Eagle attacks young boy during birds of prey show in Australia

'Those talons are huge, he was a very lucky boy,' bystander says

Jess Staufenberg
Tuesday 12 July 2016 10:17
comments
The boy was said to have been zipping and unzipping his jumper when the eagle swooped
The boy was said to have been zipping and unzipping his jumper when the eagle swooped

A young boy was attacked by a wedge-tailed eagle at a birds of prey show in Australia, leaving him with a gash to his face.

The seven-year-old was visiting Alice Springs Desert Park with his family in central Australia when the eagle swooped down, apparently aggravated, and took his hood and head in its talons.

He was reportedly pulling the zip on his camouflage jacket up and down repeatedly before the eagle changed course and headed his way in the middle of the show.

Christine O'Connelly, who was standing nearby, described the moment she captured on camera at the nature beauty spot in the Northern Territory.

"For some reason the wedge-tailed eagle did not like [the boy pulling at his zip] and instead of flying over to the log he is meant to, for a photo opportunity, he flew straight at the young boy and attacked him," she said.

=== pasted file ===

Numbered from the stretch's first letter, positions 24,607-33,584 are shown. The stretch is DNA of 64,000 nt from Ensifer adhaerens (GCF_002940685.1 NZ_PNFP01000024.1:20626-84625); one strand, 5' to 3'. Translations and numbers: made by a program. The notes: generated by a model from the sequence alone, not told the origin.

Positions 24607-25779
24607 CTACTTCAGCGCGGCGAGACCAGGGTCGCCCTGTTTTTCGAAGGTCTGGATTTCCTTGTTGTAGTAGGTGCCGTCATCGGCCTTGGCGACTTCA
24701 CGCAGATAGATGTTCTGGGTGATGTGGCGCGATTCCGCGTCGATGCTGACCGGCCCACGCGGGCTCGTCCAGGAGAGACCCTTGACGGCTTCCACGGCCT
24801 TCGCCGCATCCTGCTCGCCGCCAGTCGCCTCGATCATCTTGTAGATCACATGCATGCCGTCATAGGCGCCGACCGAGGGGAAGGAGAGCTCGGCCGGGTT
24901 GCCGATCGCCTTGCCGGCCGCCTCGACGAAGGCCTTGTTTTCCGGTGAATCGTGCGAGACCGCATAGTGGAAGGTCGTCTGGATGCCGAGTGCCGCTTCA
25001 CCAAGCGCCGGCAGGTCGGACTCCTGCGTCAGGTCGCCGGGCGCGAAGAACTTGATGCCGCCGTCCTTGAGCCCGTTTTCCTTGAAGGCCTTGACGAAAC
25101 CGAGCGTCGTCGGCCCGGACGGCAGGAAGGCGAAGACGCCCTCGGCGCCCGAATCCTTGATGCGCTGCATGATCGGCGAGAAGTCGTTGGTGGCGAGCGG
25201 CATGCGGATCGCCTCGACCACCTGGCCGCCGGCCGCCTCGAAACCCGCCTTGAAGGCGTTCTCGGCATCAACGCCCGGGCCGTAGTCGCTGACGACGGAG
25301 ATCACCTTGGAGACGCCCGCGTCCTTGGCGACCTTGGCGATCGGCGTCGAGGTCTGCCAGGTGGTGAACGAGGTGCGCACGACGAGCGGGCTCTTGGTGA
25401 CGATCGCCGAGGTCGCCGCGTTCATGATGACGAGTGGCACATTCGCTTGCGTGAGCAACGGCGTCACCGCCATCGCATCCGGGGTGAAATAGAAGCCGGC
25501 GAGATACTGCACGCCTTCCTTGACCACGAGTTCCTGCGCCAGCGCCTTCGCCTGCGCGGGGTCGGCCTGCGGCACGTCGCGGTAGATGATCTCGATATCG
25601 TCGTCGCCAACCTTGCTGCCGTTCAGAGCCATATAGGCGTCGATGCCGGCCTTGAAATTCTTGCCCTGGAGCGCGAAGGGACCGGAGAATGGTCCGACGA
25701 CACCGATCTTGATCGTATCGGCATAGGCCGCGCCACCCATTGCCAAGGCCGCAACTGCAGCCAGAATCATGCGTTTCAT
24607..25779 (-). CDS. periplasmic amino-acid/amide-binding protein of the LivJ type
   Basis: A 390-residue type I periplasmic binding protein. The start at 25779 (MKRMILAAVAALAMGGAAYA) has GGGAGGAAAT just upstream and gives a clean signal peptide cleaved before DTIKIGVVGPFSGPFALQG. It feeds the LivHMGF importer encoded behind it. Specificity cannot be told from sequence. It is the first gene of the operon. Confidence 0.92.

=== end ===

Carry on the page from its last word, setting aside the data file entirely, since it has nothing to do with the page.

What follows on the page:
"The show was quickly cancelled and the boy taken off to first aid. Those talons are huge, he was a very lucky boy."

It is thought to be the first time the wedge-tailed eagle, whose species have a wingspan of up to 2.84 metres, had ever attacked a member of the public. The boy and his mother were reportedly distraught, according to The Herald Sun.

Tourist Keenan Lucas told the newspaper: "The bird flew over the crowd and tried to grab on to a young boy's head."

The park said the boy's wounds were not serious but that the incident was under investigation.

The wedge-tailed eagle is Australia's largest bird of prey and is also found in parts of New Guinea, Papua New Guinea and Indonesia.

The birds are known to be adaptable in their search for prey, having been found hunting hare and rabbits as well as driving herds of kangaroo and sheep to identify weaker animals.

It is registered as endangered by the Australian government and there are fewer than 200 pairs left in the wild.

Join our new commenting forum

Join thought-provoking conversations, follow other Independent readers and see their replies

View comments